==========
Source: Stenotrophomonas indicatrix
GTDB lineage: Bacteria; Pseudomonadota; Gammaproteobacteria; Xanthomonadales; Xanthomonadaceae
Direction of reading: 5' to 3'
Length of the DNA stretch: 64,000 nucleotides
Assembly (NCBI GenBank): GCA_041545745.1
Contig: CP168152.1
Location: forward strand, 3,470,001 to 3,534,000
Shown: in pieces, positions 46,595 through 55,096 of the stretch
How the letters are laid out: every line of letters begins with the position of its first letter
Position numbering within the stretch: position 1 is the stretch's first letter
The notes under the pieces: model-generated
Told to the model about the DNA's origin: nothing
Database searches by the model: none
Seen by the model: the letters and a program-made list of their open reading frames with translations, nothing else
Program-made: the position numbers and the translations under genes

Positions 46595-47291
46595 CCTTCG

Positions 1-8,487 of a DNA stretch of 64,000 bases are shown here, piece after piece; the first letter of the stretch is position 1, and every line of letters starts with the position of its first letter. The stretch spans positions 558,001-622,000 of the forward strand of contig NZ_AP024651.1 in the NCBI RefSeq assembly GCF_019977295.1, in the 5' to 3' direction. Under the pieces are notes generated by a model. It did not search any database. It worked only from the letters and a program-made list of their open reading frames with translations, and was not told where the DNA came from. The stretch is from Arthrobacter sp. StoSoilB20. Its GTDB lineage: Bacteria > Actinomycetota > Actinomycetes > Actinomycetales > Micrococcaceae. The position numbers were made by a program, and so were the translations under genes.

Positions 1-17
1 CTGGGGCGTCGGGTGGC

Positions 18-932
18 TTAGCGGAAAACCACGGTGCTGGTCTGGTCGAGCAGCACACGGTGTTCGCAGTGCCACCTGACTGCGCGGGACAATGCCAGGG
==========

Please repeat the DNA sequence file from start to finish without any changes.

Source: Stenotrophomonas indicatrix
GTDB lineage: Bacteria; Pseudomonadota; Gammaproteobacteria; Xanthomonadales; Xanthomonadaceae
Direction of reading: 5' to 3'
Length of the DNA stretch: 64,000 nucleotides
Assembly (NCBI GenBank): GCA_041545745.1
Contig: CP168152.1
Location: forward strand, 3,470,001 to 3,534,000
Shown: in pieces, positions 46,595 through 55,096 of the stretch
How the letters are laid out: every line of letters begins with the position of its first letter
Position numbering within the stretch: position 1 is the stretch's first letter
The notes under the pieces: model-generated
Told to the model about the DNA's origin: nothing
Database searches by the model: none
Seen by the model: the letters and a program-made list of their open reading frames with translations, nothing else
Program-made: the position numbers and the translations under genes

Positions 46595-47291
46595 CCTTCG

Positions 1-8,487 of a DNA stretch of 64,000 bases are shown here, piece after piece; the first letter of the stretch is position 1, and every line of letters starts with the position of its first letter. The stretch spans positions 558,001-622,000 of the forward strand of contig NZ_AP024651.1 in the NCBI RefSeq assembly GCF_019977295.1, in the 5' to 3' direction. Under the pieces are notes generated by a model. It did not search any database. It worked only from the letters and a program-made list of their open reading frames with translations, and was not told where the DNA came from. The stretch is from Arthrobacter sp. StoSoilB20. Its GTDB lineage: Bacteria > Actinomycetota > Actinomycetes > Actinomycetales > Micrococcaceae. The position numbers were made by a program, and so were the translations under genes.

Positions 1-17
1 CTGGGGCGTCGGGTGGC

Positions 18-932
18 TTAGCGGAAAACCACGGTGCTGGTCTGGTCGAGCAGCACACGGTGTTCGCAGTGCCACCTGACTGCGCGGGACAATGCCAGGG